It’s difficult to pinpoint precisely where this delicious invention originated. There are written accounts from 1st century Ancient Greece about a flat bread with herbs, spices, garlic and onion. And there is evidence from Pompeii and Naples indicating that something that could be considered pizza’s cousin was already being made there – focaccia – though one with a longer leavening process that results in a thicker and spongier rectangular bread and does not use tomato sauce.
Pizza as we know it today is nearly unrecognizable without its tomato sauce. And since tomatoes (which were believed to be poisonous for some time) were a New World crop, we have to wait until the 16th century for this magical pairing to appear. The word “pizza” comes from the past participle of the Latin verb pinsere, which means “to press, crush or mash”, alluding to the treatment given to the dough.
Once this partnership of dough and sauce was discovered, the pizza frenzy really began to take off, particularly in Naples, to the extent that pizza makers separated themselves from the bakers’ guild in order to dedicate themselves exclusively to this delicacy, which they began to sell on street corners. The first pizzeria, subsequently in Naples, called Port Alba, was founded in 1830 and is still open to this day.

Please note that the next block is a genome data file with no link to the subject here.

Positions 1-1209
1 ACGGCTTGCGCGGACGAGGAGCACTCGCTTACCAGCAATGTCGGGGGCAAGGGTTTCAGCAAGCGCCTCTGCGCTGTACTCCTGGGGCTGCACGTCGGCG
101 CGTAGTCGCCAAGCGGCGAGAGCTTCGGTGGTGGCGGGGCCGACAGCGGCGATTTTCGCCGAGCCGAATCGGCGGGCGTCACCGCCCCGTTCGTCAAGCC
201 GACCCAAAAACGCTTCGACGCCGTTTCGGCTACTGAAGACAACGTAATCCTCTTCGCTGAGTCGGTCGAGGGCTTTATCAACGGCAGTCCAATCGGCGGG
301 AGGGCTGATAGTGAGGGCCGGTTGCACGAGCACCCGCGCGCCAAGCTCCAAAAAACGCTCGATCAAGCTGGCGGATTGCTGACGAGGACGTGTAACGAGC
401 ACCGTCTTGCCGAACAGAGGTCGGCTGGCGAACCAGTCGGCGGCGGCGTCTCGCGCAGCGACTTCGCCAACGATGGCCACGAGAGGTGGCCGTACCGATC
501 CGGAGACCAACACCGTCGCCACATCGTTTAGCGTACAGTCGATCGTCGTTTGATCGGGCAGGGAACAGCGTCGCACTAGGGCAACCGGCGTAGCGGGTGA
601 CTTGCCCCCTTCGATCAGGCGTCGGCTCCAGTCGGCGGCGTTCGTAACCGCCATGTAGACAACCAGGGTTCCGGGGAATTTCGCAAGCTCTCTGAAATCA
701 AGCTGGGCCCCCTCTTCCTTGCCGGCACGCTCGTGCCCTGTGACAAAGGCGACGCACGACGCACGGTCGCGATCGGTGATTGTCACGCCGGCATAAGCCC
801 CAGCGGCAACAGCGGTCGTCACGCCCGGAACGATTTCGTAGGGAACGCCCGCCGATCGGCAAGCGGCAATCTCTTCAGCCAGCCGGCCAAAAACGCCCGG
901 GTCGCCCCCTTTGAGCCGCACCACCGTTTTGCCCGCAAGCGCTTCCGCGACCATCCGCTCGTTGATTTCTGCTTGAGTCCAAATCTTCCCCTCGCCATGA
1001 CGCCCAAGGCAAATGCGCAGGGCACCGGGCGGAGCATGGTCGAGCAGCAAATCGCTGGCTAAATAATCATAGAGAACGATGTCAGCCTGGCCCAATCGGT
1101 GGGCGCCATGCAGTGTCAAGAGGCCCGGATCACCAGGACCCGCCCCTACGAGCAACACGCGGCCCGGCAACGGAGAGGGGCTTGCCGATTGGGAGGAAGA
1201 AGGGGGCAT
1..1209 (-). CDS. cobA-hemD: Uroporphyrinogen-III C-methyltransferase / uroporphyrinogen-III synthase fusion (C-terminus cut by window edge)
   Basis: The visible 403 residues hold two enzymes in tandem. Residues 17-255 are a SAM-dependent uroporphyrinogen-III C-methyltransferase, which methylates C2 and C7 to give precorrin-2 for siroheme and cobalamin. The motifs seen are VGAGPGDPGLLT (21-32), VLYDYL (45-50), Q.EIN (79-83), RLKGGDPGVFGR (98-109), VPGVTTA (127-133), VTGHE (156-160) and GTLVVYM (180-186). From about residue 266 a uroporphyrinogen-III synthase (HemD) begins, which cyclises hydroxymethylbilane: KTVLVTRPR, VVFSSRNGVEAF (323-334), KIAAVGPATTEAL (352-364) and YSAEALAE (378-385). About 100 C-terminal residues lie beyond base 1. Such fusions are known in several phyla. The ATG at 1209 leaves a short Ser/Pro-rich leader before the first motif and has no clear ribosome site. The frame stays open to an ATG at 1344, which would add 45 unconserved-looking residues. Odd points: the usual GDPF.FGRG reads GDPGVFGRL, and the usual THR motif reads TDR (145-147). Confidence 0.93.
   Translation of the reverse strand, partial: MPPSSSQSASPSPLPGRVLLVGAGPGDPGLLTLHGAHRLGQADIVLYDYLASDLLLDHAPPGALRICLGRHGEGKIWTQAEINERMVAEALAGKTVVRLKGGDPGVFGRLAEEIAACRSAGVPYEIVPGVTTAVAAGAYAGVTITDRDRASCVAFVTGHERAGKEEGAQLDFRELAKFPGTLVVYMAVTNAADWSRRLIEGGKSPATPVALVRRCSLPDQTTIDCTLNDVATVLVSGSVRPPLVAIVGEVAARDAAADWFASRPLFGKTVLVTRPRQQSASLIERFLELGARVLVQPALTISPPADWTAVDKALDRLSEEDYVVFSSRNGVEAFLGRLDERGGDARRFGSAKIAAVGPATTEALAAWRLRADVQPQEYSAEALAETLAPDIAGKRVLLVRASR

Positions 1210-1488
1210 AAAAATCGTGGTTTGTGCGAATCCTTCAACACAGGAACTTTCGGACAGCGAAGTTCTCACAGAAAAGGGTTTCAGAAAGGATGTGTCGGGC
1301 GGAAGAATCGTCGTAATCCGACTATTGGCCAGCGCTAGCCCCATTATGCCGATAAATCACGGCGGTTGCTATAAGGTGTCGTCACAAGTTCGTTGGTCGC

Origins of Margherita Pizza
We have Raffaele Esposito to thank for several of our most iconic pizza flavors, in particular the margherita pizza. Asked to make pizzas for the Italian royals Humberto I and Margherita of Savoy, he prepared for them three different combinations, the final one modeled after the colors of the Italian flag using red sauce, green basil, and white mozzarella cheese. This one, being the queen’s favorite, was thus baptized in her name.